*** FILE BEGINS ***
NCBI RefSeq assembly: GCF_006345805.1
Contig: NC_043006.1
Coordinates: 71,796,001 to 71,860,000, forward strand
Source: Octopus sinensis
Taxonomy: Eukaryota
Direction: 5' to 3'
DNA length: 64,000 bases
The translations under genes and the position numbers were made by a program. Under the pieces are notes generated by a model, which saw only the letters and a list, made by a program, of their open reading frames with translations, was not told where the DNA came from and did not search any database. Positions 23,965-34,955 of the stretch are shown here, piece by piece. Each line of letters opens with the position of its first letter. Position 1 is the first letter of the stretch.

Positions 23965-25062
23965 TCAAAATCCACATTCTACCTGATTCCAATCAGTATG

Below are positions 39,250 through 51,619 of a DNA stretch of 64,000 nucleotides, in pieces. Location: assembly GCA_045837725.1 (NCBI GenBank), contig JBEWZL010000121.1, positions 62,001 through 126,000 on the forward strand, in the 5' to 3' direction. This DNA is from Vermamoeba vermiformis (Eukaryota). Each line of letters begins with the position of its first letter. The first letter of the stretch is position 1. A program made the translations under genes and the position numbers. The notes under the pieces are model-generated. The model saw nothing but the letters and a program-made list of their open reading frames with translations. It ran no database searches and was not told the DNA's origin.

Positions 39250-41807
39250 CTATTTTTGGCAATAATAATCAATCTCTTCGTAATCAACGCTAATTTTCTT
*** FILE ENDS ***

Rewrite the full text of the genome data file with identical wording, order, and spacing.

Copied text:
NCBI RefSeq assembly: GCF_006345805.1
Contig: NC_043006.1
Coordinates: 71,796,001 to 71,860,000, forward strand
Source: Octopus sinensis
Taxonomy: Eukaryota
Direction: 5' to 3'
DNA length: 64,000 bases
The translations under genes and the position numbers were made by a program. Under the pieces are notes generated by a model, which saw only the letters and a list, made by a program, of their open reading frames with translations, was not told where the DNA came from and did not search any database. Positions 23,965-34,955 of the stretch are shown here, piece by piece. Each line of letters opens with the position of its first letter. Position 1 is the first letter of the stretch.

Positions 23965-25062
23965 TCAAAATCCACATTCTACCTGATTCCAATCAGTATG

Below are positions 39,250 through 51,619 of a DNA stretch of 64,000 nucleotides, in pieces. Location: assembly GCA_045837725.1 (NCBI GenBank), contig JBEWZL010000121.1, positions 62,001 through 126,000 on the forward strand, in the 5' to 3' direction. This DNA is from Vermamoeba vermiformis (Eukaryota). Each line of letters begins with the position of its first letter. The first letter of the stretch is position 1. A program made the translations under genes and the position numbers. The notes under the pieces are model-generated. The model saw nothing but the letters and a program-made list of their open reading frames with translations. It ran no database searches and was not told the DNA's origin.

Positions 39250-41807
39250 CTATTTTTGGCAATAATAATCAATCTCTTCGTAATCAACGCTAATTTTCTT